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Lowther Estate Today

In 1699, Sir John Lowther, later to become the first Viscount Lonsdale, wrote the last instalment of hpict_al_conservation1is memoirs. His work included chapters on Morality, Religion, Civil Prudence and Health and from them we learn that Sir John was one of the earliest vegetarians – “no fish nor feathered fowl should lose its life to support mine”. We also learn that Sir John was a keen conservationist. This tradition – of caring for the landscape with an interest in its past and its future – continues to run deep at Lowther.

“We allow ourselves to be hampered by the geology, ancient trees, pastures and archeological remains and we work within that constraint.”

Trees are a fundamental part of Lowther. Around two million trees populate the estate, many of them with stories to tell (see estate history). The woodlands are managed (by Lowther Estate Forestry), not just for their economic resource but also for their wider environmental benefit. Public access is enabled and encouraged where it is safe.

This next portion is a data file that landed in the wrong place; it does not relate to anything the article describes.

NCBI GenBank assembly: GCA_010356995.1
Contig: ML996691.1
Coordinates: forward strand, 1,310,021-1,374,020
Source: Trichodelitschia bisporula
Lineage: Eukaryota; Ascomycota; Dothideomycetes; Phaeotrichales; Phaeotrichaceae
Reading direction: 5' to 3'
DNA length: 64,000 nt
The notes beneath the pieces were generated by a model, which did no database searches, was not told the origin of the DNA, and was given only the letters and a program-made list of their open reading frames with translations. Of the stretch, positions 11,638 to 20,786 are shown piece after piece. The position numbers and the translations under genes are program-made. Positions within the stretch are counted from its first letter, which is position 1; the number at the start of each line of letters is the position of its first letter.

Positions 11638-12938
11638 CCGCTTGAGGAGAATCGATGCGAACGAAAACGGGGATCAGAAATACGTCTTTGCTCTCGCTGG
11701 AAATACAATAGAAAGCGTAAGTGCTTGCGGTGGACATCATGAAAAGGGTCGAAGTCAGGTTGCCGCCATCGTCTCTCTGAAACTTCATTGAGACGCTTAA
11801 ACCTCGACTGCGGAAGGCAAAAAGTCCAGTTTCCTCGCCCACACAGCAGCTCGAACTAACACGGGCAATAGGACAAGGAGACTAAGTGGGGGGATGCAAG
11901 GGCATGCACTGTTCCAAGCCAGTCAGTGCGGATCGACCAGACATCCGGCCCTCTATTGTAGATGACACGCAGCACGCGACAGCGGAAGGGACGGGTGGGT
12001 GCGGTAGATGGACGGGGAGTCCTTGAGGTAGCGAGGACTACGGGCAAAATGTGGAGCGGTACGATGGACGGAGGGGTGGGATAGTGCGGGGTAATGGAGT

In the 21st century, the Lowther Estate – in spite of all its past ups and downs – still spans from Penrith to the Howgills with land further afield in West Cumbria and the central Lake District. The home park comprises 1000 acres of woodlands and 3000 acres of farmland, (Lowther Park Farms). 12,000 acres of land in the Langdales and Grasmere – from Bowfell in the west to Fairfield in the east, south to Loughrigg, some of the finest fell-walking country in the Lakes – are also managed by the estate.

At the heart of the estate, Lowther Castle & Gardens preside – slowly emerging from an era of neglect and becoming something new again, neither forgetting the past nor ignoring the possibilities of the future.